You must have heard about Devasur Sangram (Battle between the gods and the asurs). The dominant class uses its mythology to strengthen its stranglehold; those who are left behind reinterpret their mythology to put up cultural resistance. The dominant class asks us to worship Rama; we are reminded of Shambuk whose head was severed by Rama only because he wanted to gain knowledge. Have you ever thought what a Dalit-OBC sportsperson must be feeling when the Arjuna Award is conferred on him? Will he not remember Eklavya?
Just put your hand on your heart, Prime Minister, Sir and think who Mahishasur, Shambuk and Eklavya were. Were they foreigners? Did they belong to some other religion? Talking about them, underlining their contribution – how is that you consider this sedition? The time has come for you to ask the members of the RSS to do a re-think on their Hindutva. Their Bharat is not akhand (united), neither is their Hindutva. Their Hindutva is fragmented. It is brahmanical Hindutva. You only talk of this brand of Hindutva.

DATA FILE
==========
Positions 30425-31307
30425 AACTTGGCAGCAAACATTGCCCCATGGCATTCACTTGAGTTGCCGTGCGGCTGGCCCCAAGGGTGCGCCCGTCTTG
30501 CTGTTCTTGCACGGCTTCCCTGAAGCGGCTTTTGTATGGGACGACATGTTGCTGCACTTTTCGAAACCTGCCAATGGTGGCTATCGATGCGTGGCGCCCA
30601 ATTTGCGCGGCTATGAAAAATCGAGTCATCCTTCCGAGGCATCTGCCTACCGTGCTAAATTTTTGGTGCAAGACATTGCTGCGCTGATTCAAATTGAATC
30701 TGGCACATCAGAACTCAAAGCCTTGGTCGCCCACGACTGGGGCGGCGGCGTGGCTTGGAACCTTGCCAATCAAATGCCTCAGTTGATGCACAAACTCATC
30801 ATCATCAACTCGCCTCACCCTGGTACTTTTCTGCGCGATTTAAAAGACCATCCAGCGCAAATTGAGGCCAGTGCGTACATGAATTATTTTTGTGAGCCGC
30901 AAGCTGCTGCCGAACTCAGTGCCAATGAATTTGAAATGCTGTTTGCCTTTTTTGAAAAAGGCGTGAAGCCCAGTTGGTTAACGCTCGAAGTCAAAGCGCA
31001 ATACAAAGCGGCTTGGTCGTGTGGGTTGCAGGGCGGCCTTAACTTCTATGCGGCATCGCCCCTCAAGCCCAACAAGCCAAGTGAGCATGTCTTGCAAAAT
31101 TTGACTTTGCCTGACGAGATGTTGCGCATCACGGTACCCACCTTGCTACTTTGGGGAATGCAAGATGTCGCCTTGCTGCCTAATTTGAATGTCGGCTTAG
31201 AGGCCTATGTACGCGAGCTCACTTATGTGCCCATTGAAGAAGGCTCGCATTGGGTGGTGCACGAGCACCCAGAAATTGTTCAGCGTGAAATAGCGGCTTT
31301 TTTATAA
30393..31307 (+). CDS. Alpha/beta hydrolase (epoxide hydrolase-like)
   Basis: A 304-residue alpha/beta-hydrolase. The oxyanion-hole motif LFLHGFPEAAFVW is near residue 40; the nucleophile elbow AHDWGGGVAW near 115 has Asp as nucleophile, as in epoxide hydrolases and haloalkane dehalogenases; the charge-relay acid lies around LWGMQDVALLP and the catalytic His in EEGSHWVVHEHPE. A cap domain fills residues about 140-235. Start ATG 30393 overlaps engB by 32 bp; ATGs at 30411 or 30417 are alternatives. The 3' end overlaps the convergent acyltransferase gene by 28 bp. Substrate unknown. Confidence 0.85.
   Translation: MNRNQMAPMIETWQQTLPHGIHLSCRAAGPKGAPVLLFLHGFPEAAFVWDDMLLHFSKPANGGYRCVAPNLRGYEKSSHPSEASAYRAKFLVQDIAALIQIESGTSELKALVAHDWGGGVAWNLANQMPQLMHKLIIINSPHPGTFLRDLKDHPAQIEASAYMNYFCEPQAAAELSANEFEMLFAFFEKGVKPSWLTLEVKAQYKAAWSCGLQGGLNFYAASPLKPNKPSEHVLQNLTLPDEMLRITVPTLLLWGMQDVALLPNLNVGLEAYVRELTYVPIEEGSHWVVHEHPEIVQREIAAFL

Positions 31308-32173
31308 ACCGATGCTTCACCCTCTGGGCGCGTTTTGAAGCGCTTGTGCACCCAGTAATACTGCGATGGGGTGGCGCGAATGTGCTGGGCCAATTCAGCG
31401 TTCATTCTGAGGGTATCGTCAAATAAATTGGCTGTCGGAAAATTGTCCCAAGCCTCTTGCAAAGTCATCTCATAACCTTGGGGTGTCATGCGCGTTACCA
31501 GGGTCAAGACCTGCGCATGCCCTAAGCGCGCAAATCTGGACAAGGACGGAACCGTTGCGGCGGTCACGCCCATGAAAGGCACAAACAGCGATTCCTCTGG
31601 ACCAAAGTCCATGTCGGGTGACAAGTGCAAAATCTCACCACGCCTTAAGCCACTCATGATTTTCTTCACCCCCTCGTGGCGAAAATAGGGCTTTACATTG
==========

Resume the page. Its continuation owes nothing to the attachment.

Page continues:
Now, let us revisit the JNU incident. It happened on 9 February. If any student raised anti-India slogans, it was patently wrong. I have been told that statements like “War will continue till India is ruined” were made. I condemn such statements in the harshest possible terms. We should not wish the ruin of anyone – not even of Pakistan. It is our neighbour. Let it grow and prosper. Let all countries of the world grow and prosper. I really love your slogan “Sabka Saath, Sabka Vikas”. But let it not remain a mere slogan. Let it become a reality.